Skip to main content

Been meaning to do this...

Many of you know that I write posts for the CureSearch blog (www.curesearchnccf.blogspot.com). I've been meaning to start my own blog so here it is...

I'm not sure exactly what my blog will be about but myself, my family, things I find interesting, etc. I think I'll start with thyroid cancer.

Lately, I've not been doing much anything but preparing for, having, and then recovering from thyroid cancer surgery. I was diagnosed on July 14, 2008. I had a feeling the diagnosis was coming after the initial ultrasound. In fact, I asked Chris to go with me to the biopsy. When the pathologist walked in the room to deliver the results, I knew. When he said "you have papillary carcinoma," I looked at Chris and said, "I knew it!" He knew I had a bad feeling as well.

On July 16th, I met with Dr. Enoch Sanders, my surgeon who would navigate me through all of this. I had a wonderful experience with him, not so much with the cancer. He took an hour with Chris and I explaining the surgery, the positives, the negatives, what to consider. He sent me off for an ultrasound of my lymph node nodules to make sure there wasn't something suspicious there, and we scheduled the surgery.

The next Wednesday, July 23rd, I had the neck ultrasound. Again, I didn't have a good feeling and again, I was right. They wouldn't say much at the time of the neck ultrasound other than there is something "suspicious." Dr. Sanders called me two days later to talk about what they found. Two worrisome areas....we decided on him extending the surgery time to include exploration of this area and a "frozen section" of these areas, a bit of an on-the-spot biopsy. We would later find out there were in fact four cancerous lymph nodes, two of which were the size of small plums.

Surgery was July 31st. I expected an overnight stay and home the next day. I went home four days later. I had problems with calcium levels and swallowing from the intubation/anesthesia.

Recovery has been SO slow...I feel a little better every day but still have problems with swallowing, pain in my neck, being tired (still sleeping 10-12 hours a day), a killer cough (more antibiotics for that). Plus, I'm trying to get prepared, physically and mentally, for some radioactive treatment I am to do about six weeks after surgery. I'll find out more about that next week when I have an appointment with my endocrinologist.

That's all for now in terms of information on the thyroid cancer. I promise I'll write about other things but just wanted to get the details down of this particular period of my life for myself and others.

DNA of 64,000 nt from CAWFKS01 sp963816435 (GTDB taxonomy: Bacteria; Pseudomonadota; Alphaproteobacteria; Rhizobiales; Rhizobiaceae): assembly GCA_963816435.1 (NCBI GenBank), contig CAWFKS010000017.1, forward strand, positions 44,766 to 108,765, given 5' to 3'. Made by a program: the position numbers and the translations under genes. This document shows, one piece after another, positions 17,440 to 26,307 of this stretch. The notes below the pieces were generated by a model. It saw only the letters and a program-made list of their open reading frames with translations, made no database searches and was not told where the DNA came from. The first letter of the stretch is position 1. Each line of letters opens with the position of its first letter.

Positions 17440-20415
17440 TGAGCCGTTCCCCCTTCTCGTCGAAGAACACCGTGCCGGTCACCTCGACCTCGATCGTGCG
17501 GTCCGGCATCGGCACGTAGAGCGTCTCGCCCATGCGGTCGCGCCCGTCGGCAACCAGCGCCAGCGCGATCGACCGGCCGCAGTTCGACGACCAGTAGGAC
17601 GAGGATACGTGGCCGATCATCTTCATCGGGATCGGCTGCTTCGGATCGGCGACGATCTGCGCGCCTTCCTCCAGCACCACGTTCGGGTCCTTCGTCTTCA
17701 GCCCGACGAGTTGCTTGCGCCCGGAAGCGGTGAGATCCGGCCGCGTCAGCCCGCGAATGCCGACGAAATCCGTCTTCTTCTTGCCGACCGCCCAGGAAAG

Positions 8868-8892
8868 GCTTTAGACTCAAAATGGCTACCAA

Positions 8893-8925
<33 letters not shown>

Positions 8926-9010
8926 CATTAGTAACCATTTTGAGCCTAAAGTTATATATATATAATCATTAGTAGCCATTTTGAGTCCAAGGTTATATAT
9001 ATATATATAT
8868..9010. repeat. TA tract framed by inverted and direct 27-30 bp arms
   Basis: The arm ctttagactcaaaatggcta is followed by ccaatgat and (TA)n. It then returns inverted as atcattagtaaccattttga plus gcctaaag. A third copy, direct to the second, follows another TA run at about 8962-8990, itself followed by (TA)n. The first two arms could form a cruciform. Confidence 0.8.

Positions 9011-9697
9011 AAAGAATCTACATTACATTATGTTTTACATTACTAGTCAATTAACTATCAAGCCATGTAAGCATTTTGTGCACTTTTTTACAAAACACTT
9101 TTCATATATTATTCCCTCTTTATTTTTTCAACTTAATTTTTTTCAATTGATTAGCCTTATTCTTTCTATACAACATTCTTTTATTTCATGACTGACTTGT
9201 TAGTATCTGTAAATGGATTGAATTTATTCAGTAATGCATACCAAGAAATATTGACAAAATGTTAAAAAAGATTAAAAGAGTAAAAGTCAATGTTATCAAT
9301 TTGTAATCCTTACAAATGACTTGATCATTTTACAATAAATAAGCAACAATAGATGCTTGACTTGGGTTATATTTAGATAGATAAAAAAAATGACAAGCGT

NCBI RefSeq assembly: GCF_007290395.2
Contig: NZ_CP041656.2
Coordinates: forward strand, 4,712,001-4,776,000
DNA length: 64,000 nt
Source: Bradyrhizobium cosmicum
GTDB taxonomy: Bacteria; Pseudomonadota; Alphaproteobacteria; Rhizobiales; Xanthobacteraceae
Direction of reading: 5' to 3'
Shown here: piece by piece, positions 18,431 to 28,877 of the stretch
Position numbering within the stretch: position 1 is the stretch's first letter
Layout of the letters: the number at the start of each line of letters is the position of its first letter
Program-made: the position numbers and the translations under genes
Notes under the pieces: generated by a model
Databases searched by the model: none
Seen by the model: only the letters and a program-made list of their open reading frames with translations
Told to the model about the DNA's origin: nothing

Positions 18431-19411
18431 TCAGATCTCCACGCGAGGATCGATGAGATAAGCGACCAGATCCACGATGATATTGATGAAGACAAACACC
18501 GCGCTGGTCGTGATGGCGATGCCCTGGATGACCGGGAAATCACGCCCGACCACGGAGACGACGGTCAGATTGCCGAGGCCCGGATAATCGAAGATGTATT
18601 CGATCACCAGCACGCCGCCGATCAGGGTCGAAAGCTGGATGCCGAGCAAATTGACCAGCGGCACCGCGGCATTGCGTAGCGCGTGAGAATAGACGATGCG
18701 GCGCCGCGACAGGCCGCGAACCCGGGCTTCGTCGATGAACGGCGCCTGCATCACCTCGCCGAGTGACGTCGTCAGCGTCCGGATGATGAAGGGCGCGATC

Comments

Popular posts from this blog

Back to the Doctor...and 10 Things I Hate About Thyroid Cancer

OK, look at the last time I added a blog post....yes, January. Ridiculous. It's been too long since I've written, and I apologize for that. Time marches on, for the good or bad, and it has slipped away from me.

One item on my thyroid cancer timeline I see not documented in my blog: I did get more bloodwork done in April. It was good news: no change in the thyroglobulin. Just gotta keep on top of it and make sure that it doesn't get above 2.0.

I'm going to see Dr. W on Friday to check in, let him tell me it's time to get it and the TSH checked again. And...OK, here's the thing: I feel something/am having strange twinges on the left side of my neck. Everything has been on the right side to date so maybe......what is it? I will listen to my gut and let Dr. W tell me it's nothing rather than assuming that. Because even though I can say "oh, it's nothing," the thinking about it and worrying will drive me crazy.

Also, I discovered yesterday an amaz…

Letter to Dr. W

The latest and greatest (?) on the beast that is thyroid cancer, best expressed via the letter I sent to my new endocrinologist/thyroid cancer specialist:

Changing the Focus

I will turn 50 this month. In honor of this milestone -- and just because I want to -- I am changing the focus of my blog.

10 years ago at the age of 40, I was diagnosed with thyroid cancer -- papillary carcinoma. I started this blog after my first surgery as a means to communicate. I had lost my voice for about three weeks, and speaking was a challenge. Many well-meaning folks called in the days after my surgery to check on me. While it was fine that Chris and my mom provided updates, I missed being in contact with people. So I started writing.
Along the way, I learned that I liked to write and also found other cancer patients and survivors along the way. I needed an outlet, and, unexpectedly, my blog provided some perspective for those newly diagnosed as well as those of us who must endure the various follow-up visits and the anxiety that accompanies them.
My last cancer blog post was three years ago. Believe me, the anxiety is still there, but after two recurrences, I've had no…